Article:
I am really looking forward to reading “The Power of Habit” by Charles Duhigg. Its on my kindle, slowly making its way up the list. Here is an extract from an interview with Neurotribes:
In his provocative and brilliantly written new book, The Power of Habit, Charles Duhigg — a reporter for the New York Times — pries open the box with the help of recent research and finds surprising good news: Even the most thoughtless and self-destructive cycles of behavior can be changed, if you understand how habits are formed and stored in memory.
Duhigg breaks down the sequence of ritualized behavior (which he calls the habit loop ) into three component parts: the cue, the routine , and the reward . The cue is the trigger that sets the sequence in motion. Perhaps it’s a certain time of day when you tell yourself it’s time for your daily chocolate-chip cookie (that was Duhigg’s particular jones). Perhaps it’s email from your boss that makes you want to dash out for another smoke. Perhaps it’s the chiming bells and flashing lights of a crowded casino, designed to make a room full of incremental losers look like winners who are hitting jackpots all the time. The routine is the behavior itself, which can be positive (like a daily running habit) or harmful (like gambling away the family savings). And the third part is the reward — the goal of the behavioral loop, which your brain’s pleasure centers gauge to determine if a sequence of behavior is worth repeating and storing in a lockbox of habit.
A pint of butterfat and sugar with a Ben and Jerry’s label, a spurt of oxytocin when you see that @jayrosen_nyu or @ebertchicago has retweeted you, that tingling in your legs after a strenuous workout, the numbing rush of a fix, the first puffs of an American Spirit… it’s all the same to the basal ganglia, four lumps of gray matter in the forebrain that encode highly rewarding behavior for easy repetition.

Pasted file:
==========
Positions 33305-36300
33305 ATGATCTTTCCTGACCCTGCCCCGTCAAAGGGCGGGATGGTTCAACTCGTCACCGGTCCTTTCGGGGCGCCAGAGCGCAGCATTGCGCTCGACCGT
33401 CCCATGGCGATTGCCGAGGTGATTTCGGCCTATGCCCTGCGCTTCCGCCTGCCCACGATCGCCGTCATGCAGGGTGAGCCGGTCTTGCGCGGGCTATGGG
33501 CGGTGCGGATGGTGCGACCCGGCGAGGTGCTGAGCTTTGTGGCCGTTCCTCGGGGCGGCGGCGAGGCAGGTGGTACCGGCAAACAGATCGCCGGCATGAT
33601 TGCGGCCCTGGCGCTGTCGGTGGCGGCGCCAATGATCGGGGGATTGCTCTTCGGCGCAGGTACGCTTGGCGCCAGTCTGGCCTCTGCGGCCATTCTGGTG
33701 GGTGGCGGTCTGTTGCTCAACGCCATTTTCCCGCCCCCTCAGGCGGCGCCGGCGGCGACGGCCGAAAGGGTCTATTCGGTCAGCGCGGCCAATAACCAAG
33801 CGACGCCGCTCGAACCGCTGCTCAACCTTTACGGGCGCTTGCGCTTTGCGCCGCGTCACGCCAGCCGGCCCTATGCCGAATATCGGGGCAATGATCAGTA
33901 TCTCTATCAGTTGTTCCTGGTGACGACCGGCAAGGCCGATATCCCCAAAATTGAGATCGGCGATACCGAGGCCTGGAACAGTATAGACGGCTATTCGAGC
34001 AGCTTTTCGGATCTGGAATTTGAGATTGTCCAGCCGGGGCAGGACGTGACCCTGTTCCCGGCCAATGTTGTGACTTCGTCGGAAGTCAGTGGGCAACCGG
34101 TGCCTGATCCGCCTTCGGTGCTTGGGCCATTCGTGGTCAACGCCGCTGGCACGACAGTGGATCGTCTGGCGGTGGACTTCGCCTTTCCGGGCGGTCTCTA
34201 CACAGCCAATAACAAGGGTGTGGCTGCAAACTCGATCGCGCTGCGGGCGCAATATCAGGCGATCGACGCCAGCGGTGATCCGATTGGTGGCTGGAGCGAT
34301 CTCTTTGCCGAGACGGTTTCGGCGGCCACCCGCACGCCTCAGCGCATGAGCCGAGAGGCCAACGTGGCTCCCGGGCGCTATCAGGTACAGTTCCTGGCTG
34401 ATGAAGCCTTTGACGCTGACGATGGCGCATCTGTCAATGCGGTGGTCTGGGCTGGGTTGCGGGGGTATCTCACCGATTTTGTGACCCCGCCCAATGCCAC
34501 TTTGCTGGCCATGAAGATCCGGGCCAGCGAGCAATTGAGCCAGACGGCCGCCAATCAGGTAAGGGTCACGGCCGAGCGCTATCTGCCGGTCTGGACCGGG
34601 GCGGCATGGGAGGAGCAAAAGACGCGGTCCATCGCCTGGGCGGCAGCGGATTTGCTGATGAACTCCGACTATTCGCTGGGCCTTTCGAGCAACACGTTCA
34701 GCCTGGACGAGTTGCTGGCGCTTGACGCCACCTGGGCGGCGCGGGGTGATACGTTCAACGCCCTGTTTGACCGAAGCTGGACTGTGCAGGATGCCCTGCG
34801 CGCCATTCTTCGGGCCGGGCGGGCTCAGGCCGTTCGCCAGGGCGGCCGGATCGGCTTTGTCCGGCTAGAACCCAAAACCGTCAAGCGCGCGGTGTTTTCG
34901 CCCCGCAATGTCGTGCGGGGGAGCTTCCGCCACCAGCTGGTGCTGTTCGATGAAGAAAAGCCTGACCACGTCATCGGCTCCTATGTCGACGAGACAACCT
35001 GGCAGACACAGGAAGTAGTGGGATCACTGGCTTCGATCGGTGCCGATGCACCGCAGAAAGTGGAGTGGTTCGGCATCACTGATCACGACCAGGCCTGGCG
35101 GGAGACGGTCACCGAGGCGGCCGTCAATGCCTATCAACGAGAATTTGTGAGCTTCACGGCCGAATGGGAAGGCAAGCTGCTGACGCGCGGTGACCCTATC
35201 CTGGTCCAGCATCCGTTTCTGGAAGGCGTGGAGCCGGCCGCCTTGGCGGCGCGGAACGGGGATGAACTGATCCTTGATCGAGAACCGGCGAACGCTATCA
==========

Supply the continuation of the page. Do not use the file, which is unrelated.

Though routinized behavior is often framed in terms of the problems it can cause, Duhigg points out that habit formation is an evolutionarily keen strategy for managing the limited throughput of our conscious awareness. If we couldn’t even brush our teeth or drive without having to ponder the nuances of every action, our brains would require more real estate in decision-making areas like the prefrontal cortex. One advantage of “chunking” behavior into automatic sequences stored in memory — Duhigg tells us in a typically enlightening aside — is that our skulls can be smaller, ensuring that more mothers survive giving birth. Darwin FTW.
But when you become a slave of your most destructive habit loops — blowing through the last of the family credit at Harrah’s, or watching yourself down another half-dozen martinis like a hipster robot, though you know it’s wrecking your marriage — it’s time to make a change. Duhigg explains why our usual way of tackling the problem — telling ourselves “I’ve got to quit doing this, now! ” and berating ourselves when we don’t — is often doomed to failure. Then he maps out a more effective path toward enduring habit change that focuses not on trying to scrap the routine all at once, but on becoming aware of the cues and manipulating the rewards. The encouraging news is that success in making modest alterations in behavior (which Duhigg calls “small wins”) creates a ripple effect into other areas of your life. Sometimes the most effective way to quit smoking might be to start walking the ten blocks to the office every other day instead of taking the subway. Small wins beget larger ones.